Compare this to loans that are 35 months old; regardless of if the loan defaults or prepays by the end of the 35th month, the return series in each case will be similar to differences only in the last few months of returns, and the difference in variances of the defaulting and paying loans will be much smaller than the 9 months example above.

Date | Sep 2011 | Oct 2011 | Nov 2011 | Dec 2011 | … | June 2014 | July 2014 | Aug 2014 | Sept 2014 | Variance \(\sigma^{2}\) |
---|---|---|---|---|---|---|---|---|---|---|

Paying | 7.60% | 7.85% | 8.15% | 8.48% | … | 14.40% | 14.41% | 14.42% | 14.57% | 5.1\(\%^{2}\) |

Defaulting | 7.60% | 7.85% | 8.15% | 8.48% | … | 14.34% | 11.04% | 3.60% | 1.05% | 9.8\(\%^{2}\) |

So for the expected variance of a loan of specific term, grade, and age, we identified all loans that matched the criteria, calculated the variance based off of the loan’s return series, and took the average of the variances for our expected variance.

### Covariance

Our method for calculating covariance utilized Monte Carlo simulations to randomly select two loans (term1/grade1 and term2/grade2) and calculate a covariance if and where the two return series had a computable covariance (e.g., the two loans existed at the same time for at least two months). For covariance, we also found that age difference (e.g., a loan issued in Jan 2010 and Feb 2010 has an age difference of 1 month) is important for similar reasons as demonstrated for variance; the covariance for two loans of term1, grade1, and term2, grade2 could be significantly different depending on the age difference. To illustrate this, we’ll look at correlations between loans (a “normalized” covariance) since it is much more interpretable than covariances.

Here’s a snippet of two different correlation tables, the first being of 36 month loans with no age difference, and the second of 36 month loans with 11 months age difference.

0 months age difference:

11 months age difference:

Note how if the two loans are issued at the same time (0 age difference), there is a more “average” amount of correlation (range of .24 – .69) but at 11 months age difference the correlation expands towards the extremes (range of .17 – .75). One way to interpret this is that two 36 term \(A\) grade loans issued 11 months apart are slightly more correlated than two 36 \(A\) grade loans issued at the same time. The logic behind this can be illustrated with an example:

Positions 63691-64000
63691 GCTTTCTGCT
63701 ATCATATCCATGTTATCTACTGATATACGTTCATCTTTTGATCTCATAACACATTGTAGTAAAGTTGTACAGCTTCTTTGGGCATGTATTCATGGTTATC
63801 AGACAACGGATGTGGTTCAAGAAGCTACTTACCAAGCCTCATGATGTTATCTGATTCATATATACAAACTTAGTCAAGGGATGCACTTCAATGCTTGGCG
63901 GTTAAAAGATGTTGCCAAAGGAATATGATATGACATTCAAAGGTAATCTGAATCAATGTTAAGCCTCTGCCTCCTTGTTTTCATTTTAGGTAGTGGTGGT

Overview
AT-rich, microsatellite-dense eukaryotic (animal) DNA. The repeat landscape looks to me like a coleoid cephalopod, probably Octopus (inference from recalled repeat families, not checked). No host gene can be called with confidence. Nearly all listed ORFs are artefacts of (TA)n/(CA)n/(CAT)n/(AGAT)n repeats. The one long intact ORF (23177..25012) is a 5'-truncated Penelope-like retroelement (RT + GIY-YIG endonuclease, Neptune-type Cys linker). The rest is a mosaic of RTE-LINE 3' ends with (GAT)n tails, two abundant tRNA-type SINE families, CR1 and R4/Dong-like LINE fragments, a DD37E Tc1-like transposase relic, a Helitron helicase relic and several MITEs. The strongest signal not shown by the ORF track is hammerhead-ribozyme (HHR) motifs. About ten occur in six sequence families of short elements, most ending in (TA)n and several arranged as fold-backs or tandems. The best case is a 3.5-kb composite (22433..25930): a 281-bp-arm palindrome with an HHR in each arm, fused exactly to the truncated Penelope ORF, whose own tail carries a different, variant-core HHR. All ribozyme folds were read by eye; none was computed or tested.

Pretend that 36 term \(A\) grade loans have an 80% chance to do well (constantly pay until term) and 20% chance to default. Based on the hazard curve, we know that most of those defaults will happen in the earlier months rather than later months. If we have two 36 term \(A\) grade loans at issuance, the chance to be positively correlated (move together) is if they both do well (80% x 80% = 64%) or both default (20% x 20% = 4%) for a total of 68%. Now compare this to a newly issued 36 \(A\) loan and an 11 month old 36 term \(A\) loan. The new 36 term \(A\) loan still has 80% chance to do well and 20% of default, but the 11 month old loan (having “lived” past some dangerous months) is now closer to 90% doing well and 10% defaulting. Now the probability of being positively correlated has increased to 74%(90% x 80% + 10% x 20%). So, based on where two loans are on the hazard curve (which is determined by the loan’s age), the correlation (and thus covariance) is different.

One thing to note is that these correlation/covariance tables are actually pseudo-correlation/covariance tables because the main diagonals do not contain values you’d expect (1s, meaning perfect correlation, in the correlation matrix and variances in the covariance matrix). This is because we aren’t actually comparing a loan with itself, but instead with a loan that has characters similar to itself.

## Results

So with all the numbers we need, let’s dive into an example of how we might use our findings, keeping remaining amounts invested as nice whole numbers for illustration purposes. Pretend you have a conservative portfolio on Lending Club consisting of two loans:

Loan | Term | Grade | Age | Amount Invested |
---|---|---|---|---|

1 | 36 | A | 1 | 24 |

2 | 36 | A | 2 | 23 |

The Expected Return and standard deviation of the portfolio (in linear algebra notation) is:

\[E(r)_{p} = \omega_{1}E(r_{1}) + \omega_{2}E(r_{2})\]

\[\sigma_{p} = \sqrt{\left( \begin{array}{ccc}

\omega_{1} & \omega_{2} \\

\end{array} \right)

\left( \begin{array}{ccc}

\sigma^{2}_{11} & \sigma^2_{12}\\

\sigma^{2}_{21} & \sigma^2_{22} \end{array} \right)

\left( \begin{array}{ccc}

\omega_{1} \\

\omega_{2} \\

\end{array} \right)}\]

Plugging in the appropriate numbers yields \(E(r)_{p} = 4.34\%\) and \(\sigma_{p} = 3.49\%\)

Now say you have two loans that you can potentially invest your next 25\($\) in:

Loan | Term | Grade | Age | Amount Invested |
---|---|---|---|---|

A | 36 | A | 0 | 25 |

D | 36 | D | 0 | 25 |